Undergraduate financial aid and subsequent alumni giving behavior
Data on 2,822 Vanderbilt University graduates are used to investigate alumni giving behavior during the eight years after graduation. A two stage model accounting for incidental truncation is used to first estimate the likelihood of making a contribution and second estimate the average gift size conditional on contributing. The type of financial aid received as an undergraduate appears to have a greater influence on subsequent alumni generosity than the amount received. Adding some scholarship to a loan-only package or eliminating all loans from a mixed loan-grant package increases the likelihood of a subsequent contribution. Increasing the total size of the package or altering the proportions of an already mixed package appears to be inconsequential for future donations. Students who receive small merit scholarships contribute more as alumni than students who receive either no merit scholarship or a large merit scholarship.
(This abstract was borrowed from another version of this item.)
If you experience problems downloading a file, check if you have the proper application to view it first. In case of further problems read the IDEAS help page. Note that these files are not on the IDEAS site. Please be patient as the files may be large.
As the access to this document is restricted, you may want to look for a different version under "Related research" (further below) or search for a different version of it.
References listed on IDEAS
Please report citation or reference errors to , or , if you are the registered author of the cited work, log in to your RePEc Author Service profile, click on "citations" and make appropriate adjustments.:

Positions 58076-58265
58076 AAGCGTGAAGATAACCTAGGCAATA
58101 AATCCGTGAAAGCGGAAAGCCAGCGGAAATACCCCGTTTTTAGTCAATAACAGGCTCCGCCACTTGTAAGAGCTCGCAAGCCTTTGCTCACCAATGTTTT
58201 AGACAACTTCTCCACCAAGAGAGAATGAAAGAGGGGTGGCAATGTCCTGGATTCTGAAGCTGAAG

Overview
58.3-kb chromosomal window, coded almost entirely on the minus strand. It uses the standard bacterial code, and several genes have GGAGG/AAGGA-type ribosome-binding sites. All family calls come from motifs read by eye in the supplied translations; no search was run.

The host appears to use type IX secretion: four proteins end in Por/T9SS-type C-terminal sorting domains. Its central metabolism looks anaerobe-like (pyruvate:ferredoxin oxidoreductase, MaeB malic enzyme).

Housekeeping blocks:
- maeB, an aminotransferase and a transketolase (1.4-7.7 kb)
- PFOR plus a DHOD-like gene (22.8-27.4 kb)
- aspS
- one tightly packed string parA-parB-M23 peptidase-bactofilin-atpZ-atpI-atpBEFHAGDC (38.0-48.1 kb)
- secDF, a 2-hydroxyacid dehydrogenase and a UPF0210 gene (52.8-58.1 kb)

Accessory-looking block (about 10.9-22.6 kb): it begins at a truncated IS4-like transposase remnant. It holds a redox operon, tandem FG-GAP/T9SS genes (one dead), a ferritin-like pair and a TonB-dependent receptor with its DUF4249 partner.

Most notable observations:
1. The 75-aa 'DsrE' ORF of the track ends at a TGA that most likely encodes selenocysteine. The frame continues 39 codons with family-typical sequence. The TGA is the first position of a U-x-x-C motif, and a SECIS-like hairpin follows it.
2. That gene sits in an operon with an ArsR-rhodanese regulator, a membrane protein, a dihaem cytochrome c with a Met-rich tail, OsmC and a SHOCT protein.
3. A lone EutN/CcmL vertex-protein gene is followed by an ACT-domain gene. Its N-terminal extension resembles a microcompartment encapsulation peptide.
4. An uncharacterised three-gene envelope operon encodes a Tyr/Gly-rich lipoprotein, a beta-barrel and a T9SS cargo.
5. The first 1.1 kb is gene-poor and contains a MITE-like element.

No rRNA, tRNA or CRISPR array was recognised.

- Heckman, James, 2013.
"Sample selection bias as a specification error,"
Publishing House "SINERGIA PRESS", vol. 31(3), pages 129-137.
- Brendan M. Cunningham & Carlena K. Cochi-Ficano, 2002. "The Determinants of Donative Revenue Flows from Alumni of Higher Education: An Empirical Inquiry," Journal of Human Resources, University of Wisconsin Press, vol. 37(3), pages 540-569.
- Clotfelter, Charles T., 1985. "Federal Tax Policy and Charitable Giving," National Bureau of Economic Research Books, University of Chicago Press, edition 1, number 9780226110486, April.
- Ethel B. Jones & John D. Jackson, 1990. "College Grades and Labor Market Rewards," Journal of Human Resources, University of Wisconsin Press, vol. 25(2), pages 253-266.
- Joseph G. Altonji & Thomas A. Dunn, 1991. "Relationships Among the Family Incomes and Labor Market Outcomes of Relatives," NBER Working Papers 3724, National Bureau of Economic Research, Inc.
- Monks, James, 2003. "Patterns of giving to one's alma mater among young graduates from selective institutions," Economics of Education Review, Elsevier, vol. 22(2), pages 121-130, April.
- Eckel, Catherine C & Grossman, Philip J, 1998. "Are Women Less Selfish Than Men? Evidence from Dictator Experiments," Economic Journal, Royal Economic Society, vol. 108(448), pages 726-35, May.
- Clotfelter, C. T., 2003. "Alumni giving to elite private colleges and universities," Economics of Education Review, Elsevier, vol. 22(2), pages 109-120, April.
- Charles T. Clotfelter, 1985. "Federal Tax Policy and Charitable Giving," NBER Books, National Bureau of Economic Research, Inc, number clot85-1, June.
When requesting a correction, please mention this item's handle: RePEc:eee:quaeco:v:45:y:2005:i:1:p:123-143. See general information about how to correct material in RePEc.
For technical questions regarding this item, or to correct its authors, title, abstract, bibliographic or download information, contact: (Zhang, Lei)
If you have authored this item and are not yet registered with RePEc, we encourage you to do it here. This allows to link your profile to this item. It also allows you to accept potential citations to this item that we are uncertain about.
If references are entirely missing, you can add them using this form.
If the full references list an item that is present in RePEc, but the system did not link to it, you can help with this form.
If you know of missing items citing this one, you can help us creating those links by adding the relevant references in the same way as above, for each refering item. If you are a registered author of this item, you may also want to check the "citations" tab in your profile, as there may be some citations waiting for confirmation.
Please note that corrections may take a couple of weeks to filter through the various RePEc services.